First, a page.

Eloy Perez (23-0-2) (7 KOs), a junior lightweight who fights out of California.
2. Why Should I care?
He makes his HBO debut this weekend in a title shot against Adrien Broner.
3. Why Have I Never Heard of Him?
Good question. Even though he is signed to Golden Boy Promotions (one of the big boys), Perez has not been promoted that aggressively by the company. In the early part of his career, he fought out of Washington State, which is neither an area known for producing high-quality fighters, nor a robust boxing media market. In recent bouts, he has appeared on smaller televised cards in the Greater San Francisco Bay area.
4. Who trains the kid?
Max Garcia, based out of Salinas, California (that's John Steinbeck country for you literary types). Garcia's son, Sam, also assists in training Perez.
5. What does he throw?
Perez, a fighter with a conventional stance, throws four punches: a left jab, a straight right, a left hook and a hybrid left hook/left uppercut.
6. Describe his ring style.
Perez likes to start out at mid-range. He explodes with quick two or three-punch combinations. After his flurries, he immediately retreats back to mid-range. He almost always starts with his left hand, which could be a jab, a double jab, a left hook or his hybrid punch. Perez has "plus" hand speed, as well as very good accuracy and punch placement. He keeps his punches very compact and doesn't overcommit with them. Perez does go to the body with his straight right hand and, occasionally, with his left hook. He is most comfortable leading. Perez is well conditioned and has already gone the distance in six ten-round fights. On defense, he is hard to hit cleanly, as he eludes punches by stepping back when his opponent presses forward.
7. What was his amateur background?
He was 53-5 as an amateur. He won two California Golden Gloves tournaments and was the 2004 Ringside World Champion at lightweight. Perez turned pro at 18 and didn't compete in/qualify for some of the larger international amateur tournaments.
8. Wasn't Perez a sparring partner of Shane Mosley?
Perez has been a fixture in the California gym circuit, appearing often at the Wild Card Gym in Los Angeles as well as other well-known gyms in the state. He has been a sparring partner for the likes of Mosley, Robert Guerrero, Urbano Antillon and many others.
9. I don't recognize too many names on his record. Who have been his best opponents?
The biggest "names" he has fought have been Daniel Jimenez and Roger Gonzalez. Jimenez had previously faced former champion Jesus Chavez and future titlist Roman Martinez, as well as one-time prospect Vicente Escobedo. Gonzalez had been a past opponent of Yuriorkis Gamboa and Jhonny Gonzalez. Dannie Williams has been the best prospect that Perez has fought. Williams dropped Perez twice but Perez, who also scored a knockdown, prevailed in a close decision.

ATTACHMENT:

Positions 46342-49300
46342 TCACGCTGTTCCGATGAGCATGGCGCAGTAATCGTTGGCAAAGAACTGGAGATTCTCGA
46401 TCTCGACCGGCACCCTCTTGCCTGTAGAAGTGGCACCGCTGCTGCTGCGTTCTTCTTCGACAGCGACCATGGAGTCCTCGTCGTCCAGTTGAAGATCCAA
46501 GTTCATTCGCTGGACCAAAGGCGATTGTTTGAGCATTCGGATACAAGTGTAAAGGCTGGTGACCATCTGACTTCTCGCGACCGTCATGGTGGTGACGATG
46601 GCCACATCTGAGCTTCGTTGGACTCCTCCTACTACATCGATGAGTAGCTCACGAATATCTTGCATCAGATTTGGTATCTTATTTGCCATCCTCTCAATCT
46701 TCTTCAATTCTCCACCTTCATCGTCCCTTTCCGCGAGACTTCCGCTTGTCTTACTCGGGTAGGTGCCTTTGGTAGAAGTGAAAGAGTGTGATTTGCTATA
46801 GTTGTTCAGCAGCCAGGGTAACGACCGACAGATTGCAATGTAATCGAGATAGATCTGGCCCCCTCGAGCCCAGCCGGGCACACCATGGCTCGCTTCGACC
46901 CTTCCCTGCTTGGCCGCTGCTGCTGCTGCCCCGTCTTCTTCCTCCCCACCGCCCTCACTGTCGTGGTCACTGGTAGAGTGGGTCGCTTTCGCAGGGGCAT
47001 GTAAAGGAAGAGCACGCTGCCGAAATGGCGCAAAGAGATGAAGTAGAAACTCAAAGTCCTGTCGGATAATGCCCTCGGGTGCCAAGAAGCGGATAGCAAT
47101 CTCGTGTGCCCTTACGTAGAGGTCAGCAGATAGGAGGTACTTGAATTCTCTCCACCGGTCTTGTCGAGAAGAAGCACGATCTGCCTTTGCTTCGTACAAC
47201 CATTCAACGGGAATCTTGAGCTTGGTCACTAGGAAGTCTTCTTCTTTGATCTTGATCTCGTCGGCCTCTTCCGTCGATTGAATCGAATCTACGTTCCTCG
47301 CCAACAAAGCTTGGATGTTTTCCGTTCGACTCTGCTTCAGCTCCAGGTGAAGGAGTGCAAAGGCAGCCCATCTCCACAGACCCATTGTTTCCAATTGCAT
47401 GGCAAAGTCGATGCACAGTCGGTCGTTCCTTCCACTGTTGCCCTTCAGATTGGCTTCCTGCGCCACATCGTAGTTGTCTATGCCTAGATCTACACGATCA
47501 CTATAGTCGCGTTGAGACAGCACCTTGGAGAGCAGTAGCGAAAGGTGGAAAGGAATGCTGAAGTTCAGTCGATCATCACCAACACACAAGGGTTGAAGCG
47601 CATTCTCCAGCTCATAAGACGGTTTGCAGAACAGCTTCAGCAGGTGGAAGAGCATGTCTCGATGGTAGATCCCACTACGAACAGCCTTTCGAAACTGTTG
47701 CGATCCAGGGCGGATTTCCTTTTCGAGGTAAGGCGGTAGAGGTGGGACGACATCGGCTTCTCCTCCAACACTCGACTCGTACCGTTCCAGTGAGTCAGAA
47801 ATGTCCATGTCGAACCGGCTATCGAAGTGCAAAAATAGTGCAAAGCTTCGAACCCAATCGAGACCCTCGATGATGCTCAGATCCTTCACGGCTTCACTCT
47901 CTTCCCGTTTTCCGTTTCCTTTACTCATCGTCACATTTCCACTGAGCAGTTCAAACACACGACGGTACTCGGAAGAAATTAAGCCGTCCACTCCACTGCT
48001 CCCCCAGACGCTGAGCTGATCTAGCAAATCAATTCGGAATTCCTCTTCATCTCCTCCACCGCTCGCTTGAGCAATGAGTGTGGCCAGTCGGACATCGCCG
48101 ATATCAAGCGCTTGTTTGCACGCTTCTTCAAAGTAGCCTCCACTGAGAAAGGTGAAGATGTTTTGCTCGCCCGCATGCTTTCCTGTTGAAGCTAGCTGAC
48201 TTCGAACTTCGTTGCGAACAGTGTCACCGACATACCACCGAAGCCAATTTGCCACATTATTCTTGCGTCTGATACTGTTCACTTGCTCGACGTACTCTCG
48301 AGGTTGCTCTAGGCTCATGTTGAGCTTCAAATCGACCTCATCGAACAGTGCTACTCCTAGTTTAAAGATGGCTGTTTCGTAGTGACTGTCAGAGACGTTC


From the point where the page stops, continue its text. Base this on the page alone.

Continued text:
10. I noticed that he has only seven knockouts. Does he have any power?
Although Perez knocked out his last two opponents (Ira Terry and Jimenez), KOs are not a big part of his game. He's not feather-fisted, but, to use baseball parlance, he hits a lot of doubles and rarely goes for the home run. He has enough sizzle on his punches to take opponents out of their game plans and dissuade them from attacking, but he lacks true one-punch knockout power.
11. Perez has draws with fighters who were 7-4-2 and 7-7-1, how good can he be if he can't beat boxers with such pedestrian records?
In the early part of his career, one knock on Perez was that he could be outhustled. Those draws, which were in 2006 and 2007, tempered Perez's prospect status. In fairness to Perez, he has become more aggressive as he has matured. There has not been any recent discussion that he has fought down to the level of his competition.
12. So what makes the kid special?
In many ways, Perez is similar to a fighter like Tim Bradley, where the total package is more than the sum of its parts. He's short (5'6''), he doesn't hit hard, he has good, not great, hand speed, but he keeps winning. He has a lot of intangibles that work in his favor:
- He knows what he wants to do in the ring.
- He is well trained and conditioned.
- He is very accurate with his punches.
- He understands his strengths and limitations.
- He's gotten better as he has progressed.
13. What are his weaknesses?
Perez often faces significant height and reach disadvantages. However, he has been able to overcome these shortcomings fairly well with his controlled bursts into fighting range. Perez does not like to counterpunch. Often, he will literally wait until his opponent stops throwing to start his offense. He'll make his opponent miss and then follow up with punches, but he doesn't counter in a traditional way. Perez will sometimes trade, banking that with his superior hand speed his punches will hit the target first. However, if Perez's opponent is first, he will then focus almost exclusively on defense. The concern here is that if Perez faces an active fighter with a high work rate, he won't let his hands go enough.
In addition, he could do more work inside. He is content to throw his punches and quickly get out of the trenches. Sometimes, he would be better served to stay inside and inflict more damage. At times, he could land five or six shots, but he sticks with two or three. These are opportunities missed. Also, if he is down on the scorecards, he can't count on power to erase deficits or get back into a fight.
14. So how will he do against Broner?
It depends on which Broner shows up. If Broner is aggressive and active, Perez will spend too much time and energy on defense. It will be difficult for Perez to win enough rounds in this scenario. If Broner decides to be a counterpuncher, Perez will be competitive. Perez's punches are short and fast; he's not an easy guy to be countered.
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